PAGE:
When to dial 999 – responding to emergencies

At some point, most people will either witness or be involved in an accident or experience a medical emergency. Knowing what to do next and who to call can potentially save lives. 

Life threatening emergencies

Call 999 in a medical emergency (someone is seriously ill or injured and their life is at risk). Medical emergencies can be:

  • loss of consciousness
  • acute confused state and fits that are not stopping 
  • persistent, severe chest pain
  • breathing difficulties 
  • severe bleeding that cannot be stopped 
  • severe allergic reactions
  • severe burns or scalds

Call 999 immediately, if you or someone else is having a heart attack or stroke. Every second counts with these conditions. 

Also call 999, if you think someone has had a major trauma. Major trauma is often the result of a serious road traffic accident, a stabbing, a shooting, a fall from height or a serious head injury. Find out more about major trauma services. 

Non-life threatening emergencies

If it is not a life-threatening emergency and you, or the person you are with, do not need immediate medical attention, please consider other options before dialling 999:

  • self-care at home 
  • calling NHS 111 
  • talking to a pharmacist 
  • visiting or calling your GP 
  • going to a local NHS walk-in centre  
  • attending an urgent care centre or minor injuries unit 
  • making your own way to your local A&E department (arriving in an ambulance does not mean you will be seen any quicker) 

Choose the best service for your needs, as this will ensure the ambulance service is able to respond to the people who need help the most.

What happens when I call 999?

If it is a genuine emergency (someone is seriously ill or injured, and their life is at risk), call 999 and don’t panic. 

You can contact emergency services via SMS if you are deaf, hearing impaired or have a speech impediments. Visit the emergencySMS website for more information or to register your phone.

1. Answer the questions

Once you are connected to a call handler, you’ll have to answer a series of questions to establish what is wrong, such as:

  • Where are you (including the area or postcode)? 
  • What is the phone number you are calling from? 
  • Exactly what has happened? 

This will allow the operator to determine the most appropriate response as quickly as possible.

Dialling 999 does not necessarily mean that an ambulance will be dispatched. The call handler will decide what is appropriate. It may be safe enough for you to be seen elsewhere, or you can be given telephone advice by a medically trained clinical advisor. However, an ambulance will be sent to you if it is a life-threatening emergency. 

Response units that could be dispatched are:

  • an emergency ambulance 
  • rapid response vehicle or motorbike 
  • cycle response unit 
  • a community first responder 
  • combination of the above 

2. Do not hang up yet

Wait for a response from the ambulance control room as they might have further questions for you such as: 

  • age, gender and any medical history of the patient 
  • is the person awake/conscious and breathing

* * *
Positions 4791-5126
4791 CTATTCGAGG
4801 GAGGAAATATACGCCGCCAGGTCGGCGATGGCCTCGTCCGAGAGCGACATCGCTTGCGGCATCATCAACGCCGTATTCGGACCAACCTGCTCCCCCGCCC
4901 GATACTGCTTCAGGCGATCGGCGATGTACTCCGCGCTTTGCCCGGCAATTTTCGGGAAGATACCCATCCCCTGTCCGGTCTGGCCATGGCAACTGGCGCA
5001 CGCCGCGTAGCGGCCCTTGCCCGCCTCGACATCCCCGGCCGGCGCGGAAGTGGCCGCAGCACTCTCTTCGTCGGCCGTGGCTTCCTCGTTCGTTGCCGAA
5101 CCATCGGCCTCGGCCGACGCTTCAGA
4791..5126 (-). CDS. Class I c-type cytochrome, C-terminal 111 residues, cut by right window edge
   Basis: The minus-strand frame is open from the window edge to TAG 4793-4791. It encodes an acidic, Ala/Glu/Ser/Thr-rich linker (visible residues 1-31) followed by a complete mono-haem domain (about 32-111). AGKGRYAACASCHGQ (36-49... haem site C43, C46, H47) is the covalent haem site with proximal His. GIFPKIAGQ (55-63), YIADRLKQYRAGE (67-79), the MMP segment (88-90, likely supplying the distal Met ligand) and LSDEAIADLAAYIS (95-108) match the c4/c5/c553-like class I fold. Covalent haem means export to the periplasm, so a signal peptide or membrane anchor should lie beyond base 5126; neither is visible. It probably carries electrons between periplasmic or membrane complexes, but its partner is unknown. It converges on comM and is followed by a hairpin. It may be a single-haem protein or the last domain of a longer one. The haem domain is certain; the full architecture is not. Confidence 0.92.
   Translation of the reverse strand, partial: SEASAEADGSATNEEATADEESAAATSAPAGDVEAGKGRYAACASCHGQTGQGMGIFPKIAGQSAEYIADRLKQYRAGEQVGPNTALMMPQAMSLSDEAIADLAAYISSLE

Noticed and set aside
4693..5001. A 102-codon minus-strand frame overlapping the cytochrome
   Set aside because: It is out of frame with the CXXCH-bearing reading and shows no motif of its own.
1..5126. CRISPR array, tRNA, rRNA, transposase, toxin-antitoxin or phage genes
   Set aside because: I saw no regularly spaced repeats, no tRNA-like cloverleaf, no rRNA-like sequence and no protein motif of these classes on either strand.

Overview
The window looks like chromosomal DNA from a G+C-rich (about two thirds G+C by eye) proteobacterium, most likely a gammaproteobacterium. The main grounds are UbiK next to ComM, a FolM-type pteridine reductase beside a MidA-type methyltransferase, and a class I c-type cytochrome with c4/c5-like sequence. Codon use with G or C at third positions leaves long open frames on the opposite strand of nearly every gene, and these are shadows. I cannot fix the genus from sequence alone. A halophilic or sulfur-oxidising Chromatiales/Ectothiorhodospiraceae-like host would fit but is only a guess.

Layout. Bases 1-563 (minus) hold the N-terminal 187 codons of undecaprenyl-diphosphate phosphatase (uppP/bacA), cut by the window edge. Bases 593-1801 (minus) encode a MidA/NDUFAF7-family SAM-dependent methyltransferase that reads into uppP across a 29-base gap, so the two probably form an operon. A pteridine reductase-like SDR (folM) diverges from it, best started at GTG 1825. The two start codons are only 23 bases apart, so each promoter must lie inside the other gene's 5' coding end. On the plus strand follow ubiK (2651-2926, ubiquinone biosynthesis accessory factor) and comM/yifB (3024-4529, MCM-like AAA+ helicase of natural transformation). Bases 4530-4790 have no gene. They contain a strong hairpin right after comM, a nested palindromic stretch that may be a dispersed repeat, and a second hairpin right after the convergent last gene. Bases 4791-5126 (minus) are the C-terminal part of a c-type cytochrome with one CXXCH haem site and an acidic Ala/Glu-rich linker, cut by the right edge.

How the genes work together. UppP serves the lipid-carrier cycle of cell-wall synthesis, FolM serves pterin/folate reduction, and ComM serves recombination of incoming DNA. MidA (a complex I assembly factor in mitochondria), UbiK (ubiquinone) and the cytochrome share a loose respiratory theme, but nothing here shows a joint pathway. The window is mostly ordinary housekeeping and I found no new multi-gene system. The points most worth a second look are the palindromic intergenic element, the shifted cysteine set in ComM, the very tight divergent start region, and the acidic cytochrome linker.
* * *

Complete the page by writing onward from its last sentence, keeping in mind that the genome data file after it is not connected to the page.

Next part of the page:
• is there any serious bleeding or chest pain 
  • details of the injury and how it happened 

The person who handles your call will let you know when they have all the information they need. You might also be instructed on how to give first aid until the ambulance arrives.

How you can assist the ambulance crew 

There are a number of things you can do to assist the ambulance service:

  • if you are in the street, stay with the patient until help arrives 
  • call back the ambulance service if the patient's condition changes 
  • call back the ambulance service if your location changes 
  • if you are calling from home or work, ask someone to open the doors and signal where the ambulance staff are needed 
  • lock away family pets 
  • if you can, write down the patient's GP details and collect any medication they are taking 
  • if you can, inform the paramedics about any allergies the patient has 
  • stay calm 

If appropriate, you may want to call the patient's doctor. The doctor may meet you at the A&E department, or call with important information about the patient.

How to provide first aid

If someone is injured in an incident, first check that you and the casualty are not in any danger. If you are, make the situation safe. When it's safe to do so, assess the casualty and dial 999 or 112 for an ambulance (if necessary). You can then carry out basic first aid.

It’s important to stay calm and then try get an overview of the situation. See if you can identify what the most serious problem is. The most obvious problem is not always the most serious. Treat the most life-threatening problems such as lack of breathing, bleeding or shock first. Check for broken bones and other injuries afterwards. Read the section about How do I know if I've broken a bone?

If a person is unconscious but is breathing and has no other life-threatening conditions, they should be placed in the recovery position.

If a person is not breathing normally after an accident, call for an ambulance and then, if you can, start CPR straight away.

Contact Us

Email: admin@weybridge-responders.co.uk

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